On the winding road that leads to the heart of the Panchir Valley, in northeastern Afghanistan, the stronghold of the legendary commander Ahmed Chah Massoud, hero of the resistance against the Soviets and then the Taliban, the slogans painted on the carcasses of abandoned tanks celebrate this glorious past. But the large posters at the entrance to Bazarak, the capital of this Tajik province, which the Islamist insurgents never conquered, do not hide that the time has perhaps come to take up arms again. To once again resist the Taliban, who could emerge in a position of strength from the ongoing peace process in Doha, Qatar.
“Addiction is a shame”, indicates an inscription, recalling the words of Commander Massoud, killed by Al-Qaida, two days before the attack on the twin towers of the World Trade Center, in New York, on September 11, 2001. At the beginning of October, at Panchir, criticism is increasing, in fact, against President Ashraf Ghani’s inability to manage the country and to conduct genuine negotiations with the Taliban to end twenty years of war. The face-to-face meeting in Doha between the Kabul delegation and the Taliban has stalled and has stumbled since September 12 on questions of form. In fact, the insurgents dictate their law and their agenda to a weakened regime.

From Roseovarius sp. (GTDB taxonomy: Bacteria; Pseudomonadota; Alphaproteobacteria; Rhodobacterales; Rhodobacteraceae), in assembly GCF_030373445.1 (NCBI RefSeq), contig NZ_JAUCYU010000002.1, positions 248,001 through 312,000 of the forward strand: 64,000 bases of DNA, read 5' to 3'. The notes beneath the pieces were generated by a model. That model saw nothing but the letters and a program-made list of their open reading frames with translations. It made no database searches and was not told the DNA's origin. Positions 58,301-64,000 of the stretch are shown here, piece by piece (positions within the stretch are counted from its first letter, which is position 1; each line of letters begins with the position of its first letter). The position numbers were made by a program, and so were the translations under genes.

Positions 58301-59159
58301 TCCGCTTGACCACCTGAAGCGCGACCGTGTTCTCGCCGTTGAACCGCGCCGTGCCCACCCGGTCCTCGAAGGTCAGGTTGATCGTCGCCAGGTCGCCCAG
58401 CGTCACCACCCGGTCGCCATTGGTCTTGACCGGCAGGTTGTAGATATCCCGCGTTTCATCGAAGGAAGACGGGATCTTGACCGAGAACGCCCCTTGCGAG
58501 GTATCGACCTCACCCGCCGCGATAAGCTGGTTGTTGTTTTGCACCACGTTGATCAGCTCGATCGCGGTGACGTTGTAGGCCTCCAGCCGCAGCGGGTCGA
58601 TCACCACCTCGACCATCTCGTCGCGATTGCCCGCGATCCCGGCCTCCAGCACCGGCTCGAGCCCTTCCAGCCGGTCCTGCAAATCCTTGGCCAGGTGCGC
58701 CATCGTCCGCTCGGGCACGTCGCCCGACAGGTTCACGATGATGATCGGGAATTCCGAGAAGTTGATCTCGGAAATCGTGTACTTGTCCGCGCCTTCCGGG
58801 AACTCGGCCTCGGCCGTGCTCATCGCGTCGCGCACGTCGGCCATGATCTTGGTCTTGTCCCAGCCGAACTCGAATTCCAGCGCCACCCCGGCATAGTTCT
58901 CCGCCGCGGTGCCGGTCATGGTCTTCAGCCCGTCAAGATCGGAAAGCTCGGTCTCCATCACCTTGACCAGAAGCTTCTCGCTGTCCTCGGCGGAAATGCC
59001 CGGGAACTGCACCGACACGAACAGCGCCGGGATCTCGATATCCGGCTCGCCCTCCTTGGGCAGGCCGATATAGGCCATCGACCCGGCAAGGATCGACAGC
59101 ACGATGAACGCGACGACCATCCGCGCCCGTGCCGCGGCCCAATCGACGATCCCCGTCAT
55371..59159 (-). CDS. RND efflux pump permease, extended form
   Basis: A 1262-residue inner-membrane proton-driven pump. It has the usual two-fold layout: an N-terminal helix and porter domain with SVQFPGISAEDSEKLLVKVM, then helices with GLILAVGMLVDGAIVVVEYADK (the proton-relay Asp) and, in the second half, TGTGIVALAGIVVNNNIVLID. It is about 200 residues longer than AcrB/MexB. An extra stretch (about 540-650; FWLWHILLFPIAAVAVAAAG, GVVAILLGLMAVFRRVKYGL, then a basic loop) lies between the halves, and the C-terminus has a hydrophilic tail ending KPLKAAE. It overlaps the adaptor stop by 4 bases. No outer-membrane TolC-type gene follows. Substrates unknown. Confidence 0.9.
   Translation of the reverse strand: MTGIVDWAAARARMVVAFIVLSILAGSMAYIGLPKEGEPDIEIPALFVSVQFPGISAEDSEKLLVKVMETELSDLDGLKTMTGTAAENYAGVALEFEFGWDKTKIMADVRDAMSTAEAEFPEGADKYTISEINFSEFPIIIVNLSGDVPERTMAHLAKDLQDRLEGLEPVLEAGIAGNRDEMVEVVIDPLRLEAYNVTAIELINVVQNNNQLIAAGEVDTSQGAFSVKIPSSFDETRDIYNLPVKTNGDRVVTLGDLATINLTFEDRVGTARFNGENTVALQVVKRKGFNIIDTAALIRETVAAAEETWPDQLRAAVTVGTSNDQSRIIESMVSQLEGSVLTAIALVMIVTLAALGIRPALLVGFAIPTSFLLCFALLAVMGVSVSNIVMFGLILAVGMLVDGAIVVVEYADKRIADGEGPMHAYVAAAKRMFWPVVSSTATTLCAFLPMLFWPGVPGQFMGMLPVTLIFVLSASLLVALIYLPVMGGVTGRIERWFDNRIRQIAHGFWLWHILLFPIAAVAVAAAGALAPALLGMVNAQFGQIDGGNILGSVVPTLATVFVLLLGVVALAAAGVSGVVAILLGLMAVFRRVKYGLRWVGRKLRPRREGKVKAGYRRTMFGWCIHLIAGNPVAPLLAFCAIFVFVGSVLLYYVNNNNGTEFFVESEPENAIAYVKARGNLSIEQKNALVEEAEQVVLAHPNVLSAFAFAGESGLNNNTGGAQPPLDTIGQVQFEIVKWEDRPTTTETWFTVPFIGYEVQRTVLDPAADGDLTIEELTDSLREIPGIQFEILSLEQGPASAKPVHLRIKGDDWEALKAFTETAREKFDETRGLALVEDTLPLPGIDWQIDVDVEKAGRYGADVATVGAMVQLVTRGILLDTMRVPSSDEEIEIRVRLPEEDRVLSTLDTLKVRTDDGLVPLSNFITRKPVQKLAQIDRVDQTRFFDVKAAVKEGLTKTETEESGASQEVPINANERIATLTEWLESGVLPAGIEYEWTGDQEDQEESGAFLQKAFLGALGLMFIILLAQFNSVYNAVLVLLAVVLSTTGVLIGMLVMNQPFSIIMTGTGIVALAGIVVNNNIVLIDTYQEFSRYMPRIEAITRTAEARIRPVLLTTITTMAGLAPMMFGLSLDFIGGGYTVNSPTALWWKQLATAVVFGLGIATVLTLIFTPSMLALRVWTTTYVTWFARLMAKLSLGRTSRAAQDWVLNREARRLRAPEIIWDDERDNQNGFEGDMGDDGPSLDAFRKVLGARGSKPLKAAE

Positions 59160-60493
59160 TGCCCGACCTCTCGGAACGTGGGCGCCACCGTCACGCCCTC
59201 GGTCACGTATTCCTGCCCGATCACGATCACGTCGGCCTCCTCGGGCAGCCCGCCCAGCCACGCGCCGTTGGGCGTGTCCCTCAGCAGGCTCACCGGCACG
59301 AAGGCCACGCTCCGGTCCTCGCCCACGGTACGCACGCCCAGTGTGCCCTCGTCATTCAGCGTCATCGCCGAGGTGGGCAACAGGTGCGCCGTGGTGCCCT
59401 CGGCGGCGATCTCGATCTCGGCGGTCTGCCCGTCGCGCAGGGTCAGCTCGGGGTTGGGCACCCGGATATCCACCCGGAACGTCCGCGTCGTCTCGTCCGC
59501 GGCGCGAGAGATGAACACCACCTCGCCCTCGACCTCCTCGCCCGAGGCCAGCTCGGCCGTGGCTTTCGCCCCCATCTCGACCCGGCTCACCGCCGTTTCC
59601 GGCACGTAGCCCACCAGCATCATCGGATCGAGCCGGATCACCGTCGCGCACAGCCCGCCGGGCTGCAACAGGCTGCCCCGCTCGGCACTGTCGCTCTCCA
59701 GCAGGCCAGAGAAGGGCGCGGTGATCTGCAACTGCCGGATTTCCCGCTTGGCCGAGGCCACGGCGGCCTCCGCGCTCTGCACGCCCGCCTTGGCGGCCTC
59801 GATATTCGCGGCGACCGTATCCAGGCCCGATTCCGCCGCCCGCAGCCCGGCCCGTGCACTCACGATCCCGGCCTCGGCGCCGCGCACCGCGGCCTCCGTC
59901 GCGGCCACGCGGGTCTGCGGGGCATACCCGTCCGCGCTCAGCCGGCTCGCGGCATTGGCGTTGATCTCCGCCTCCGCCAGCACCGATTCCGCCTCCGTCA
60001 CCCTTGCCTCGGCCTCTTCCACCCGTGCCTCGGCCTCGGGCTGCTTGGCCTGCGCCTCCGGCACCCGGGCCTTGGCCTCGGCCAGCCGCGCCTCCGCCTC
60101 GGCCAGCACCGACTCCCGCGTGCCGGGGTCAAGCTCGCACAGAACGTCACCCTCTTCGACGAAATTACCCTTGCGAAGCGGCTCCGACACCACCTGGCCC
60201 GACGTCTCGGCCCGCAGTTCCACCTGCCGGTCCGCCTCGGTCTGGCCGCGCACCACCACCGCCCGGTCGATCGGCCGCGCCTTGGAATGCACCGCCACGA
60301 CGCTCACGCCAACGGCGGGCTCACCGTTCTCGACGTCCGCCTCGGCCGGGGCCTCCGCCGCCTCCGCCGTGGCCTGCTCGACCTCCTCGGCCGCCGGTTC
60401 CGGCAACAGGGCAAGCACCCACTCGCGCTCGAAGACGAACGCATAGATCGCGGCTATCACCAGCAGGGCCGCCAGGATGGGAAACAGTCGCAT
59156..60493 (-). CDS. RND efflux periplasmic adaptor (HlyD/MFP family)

In this mountainous valley, many Panchiris are now calling for ” autonomy “ and want to go it alone. “The Afghan government is weak, laments Roohullah Yousoufi, in charge of the Ahmed Chah Massoud Foundation and his mausoleum. The Taliban are able to take power if they want to. It is possible that a civil war will break out. So it’s up to people to defend themselves. “ Young, Roohullah Yousoufi fought against the Taliban alongside the Lion of Panchir, the nickname of Commander Massoud, as many inhabitants of the valley enlisted in the Northern Alliance.
These Afghans have found themselves a new figurehead against the government: Ahmed Chah Massoud’s own son, Ahmed, 31 years old. After studying political science in the United Kingdom and following the military academy of Sandhurst, he has since come out of the shadows and tries to mobilize against the return of the Taliban. “From the start, I was against the way in which the bilateral pre-agreement [signé le 29 février] was made between the Americans and the Taliban, because the Afghan government was left out, regrets Ahmed Massoud, from his office in Kabul. This undermined the morale of the Afghan state and that of the armed forces, and it encouraged the insurgents who have since increased the attacks. “
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